Our Error-Prone Congress
It all started when Congress passed the “_______Act of______.”
In their haste to get a bill passed and get out of town for the August (2010) recess, the House and Senate left blank the lines where they were supposed to give the common name for H.R. 1586, which became Public Law 111-226.
Now Congress has to go correct a few more boo-boos. Two bills the President signed into law last week fix errors that Congress put into recent new laws.
The first is Public Law 112-135, which makes a technical correction to Public Law 112-108. That law designated the post office at 115 4th Avenue Southwest in Ardmore, Oklahoma, as the “Specialist Micheal E. Phillips Post Office.”
It’s a nice commemoration, except that the post office in question is at 208 1st Avenue Southwest in Ardmore. Want directions? Here you go.
Here’s more about Phillips, who died in Iraq in 2008.
Public Law 112-122 is the Export-Import Bank Reauthorization Act of 2012. It extended through 2015 the authority of the Export-Import Bank of the United States to provide loans and insurance to finance exports of U.S. products and services. The federal government helps U.S. corporations trade overseas at a cost to your family of about $14.50 this time.
Some of the things U.S. companies trade overseas are called “dual-use technologies.” That is, they can be used for both civilian purposes and military purposes. We’re happy to see dual-use technologies used for good in civilian applications, but not to see them used by enemies of the United States in military applications. Remember our friend Micheal Phillips, who such things could endanger.
In 1994, Congress authorized the Ex-Im Bank to provide financing for the export of “nonlethal defense articles or services the primary end use of which will be for civilian purposes.” Dual-use technologies. That was in Public Law 103-428.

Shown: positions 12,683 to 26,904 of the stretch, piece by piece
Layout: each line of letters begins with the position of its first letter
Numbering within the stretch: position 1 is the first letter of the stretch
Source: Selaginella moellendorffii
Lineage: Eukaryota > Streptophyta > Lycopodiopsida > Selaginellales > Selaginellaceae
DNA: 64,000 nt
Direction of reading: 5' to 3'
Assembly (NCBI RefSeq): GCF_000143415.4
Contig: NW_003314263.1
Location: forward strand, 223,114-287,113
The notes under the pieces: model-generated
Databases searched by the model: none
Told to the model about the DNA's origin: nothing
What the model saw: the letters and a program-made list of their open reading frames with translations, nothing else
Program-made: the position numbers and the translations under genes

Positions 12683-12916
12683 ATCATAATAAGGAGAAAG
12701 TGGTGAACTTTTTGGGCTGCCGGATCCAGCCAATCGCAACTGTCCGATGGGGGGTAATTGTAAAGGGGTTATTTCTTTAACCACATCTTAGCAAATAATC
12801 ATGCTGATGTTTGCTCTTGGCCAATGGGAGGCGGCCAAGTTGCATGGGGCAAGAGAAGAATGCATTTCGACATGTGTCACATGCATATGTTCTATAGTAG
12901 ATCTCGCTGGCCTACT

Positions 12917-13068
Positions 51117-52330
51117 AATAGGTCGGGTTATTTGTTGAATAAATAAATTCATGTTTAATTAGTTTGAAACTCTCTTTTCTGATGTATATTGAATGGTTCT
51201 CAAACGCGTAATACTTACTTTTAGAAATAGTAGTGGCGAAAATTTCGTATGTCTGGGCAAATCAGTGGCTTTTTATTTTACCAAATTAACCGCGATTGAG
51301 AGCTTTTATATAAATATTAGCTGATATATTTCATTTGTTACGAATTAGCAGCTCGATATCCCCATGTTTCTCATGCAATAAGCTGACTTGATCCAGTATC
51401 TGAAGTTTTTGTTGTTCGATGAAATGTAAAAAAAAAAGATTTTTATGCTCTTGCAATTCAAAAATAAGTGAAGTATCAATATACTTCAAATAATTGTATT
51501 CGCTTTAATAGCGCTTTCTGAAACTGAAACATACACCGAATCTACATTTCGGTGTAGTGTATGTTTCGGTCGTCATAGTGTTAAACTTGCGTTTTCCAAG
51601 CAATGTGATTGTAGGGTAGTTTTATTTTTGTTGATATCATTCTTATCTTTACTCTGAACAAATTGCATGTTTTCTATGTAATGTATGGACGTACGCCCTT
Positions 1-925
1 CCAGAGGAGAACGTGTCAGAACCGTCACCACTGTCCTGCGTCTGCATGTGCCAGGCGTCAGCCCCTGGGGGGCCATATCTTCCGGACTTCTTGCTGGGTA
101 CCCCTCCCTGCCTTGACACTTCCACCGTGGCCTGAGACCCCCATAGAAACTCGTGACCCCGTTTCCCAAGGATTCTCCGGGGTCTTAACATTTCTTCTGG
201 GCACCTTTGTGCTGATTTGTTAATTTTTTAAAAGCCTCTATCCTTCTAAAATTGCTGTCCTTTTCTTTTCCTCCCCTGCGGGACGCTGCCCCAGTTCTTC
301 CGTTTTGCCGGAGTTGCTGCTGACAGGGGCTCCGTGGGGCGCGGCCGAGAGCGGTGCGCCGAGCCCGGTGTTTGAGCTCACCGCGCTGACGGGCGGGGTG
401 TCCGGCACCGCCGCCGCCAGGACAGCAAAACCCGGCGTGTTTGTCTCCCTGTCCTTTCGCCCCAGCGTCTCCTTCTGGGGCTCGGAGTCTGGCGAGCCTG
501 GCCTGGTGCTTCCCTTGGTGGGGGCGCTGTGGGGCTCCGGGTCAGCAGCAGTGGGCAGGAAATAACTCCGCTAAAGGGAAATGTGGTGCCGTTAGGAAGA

The Ex-Im bank’s authority to finance dual-use technology exports would expire on September 30, 1997.
Since then, Congress has extended that authority a couple of times. Public Law 109-438, for example, extended the authority to finance dual-use technology exports until September 30, 2011.
That deadline is coming up, so it’s time for another extension. Public Law 112-122 did that, changing the date in Public Law 109-438 until 2014. But the bill they were supposed to change the date in was the original one, Public Law 103-428. (Are you following all this?)
It doesn’t make a lot of difference, so far as we can tell. If you change the expiration date of a law by changing the expiration date in the law that previously changed the expiration date of the original law, that probably has the same legal effect of changing it in the original law. But it’s awfully, awfully confusing.
It’s not too much to ask, wanting our Congress to get things right the first time. They should treat the United States Code, their tributes to soldiers killed in action, and every last policy they put into law with enormous reverence and care. We are not seeing that in these two examples.
They may be small examples, but they may also be canaries in the coalmine. A signal that the Congress isn’t attending to its work as it should.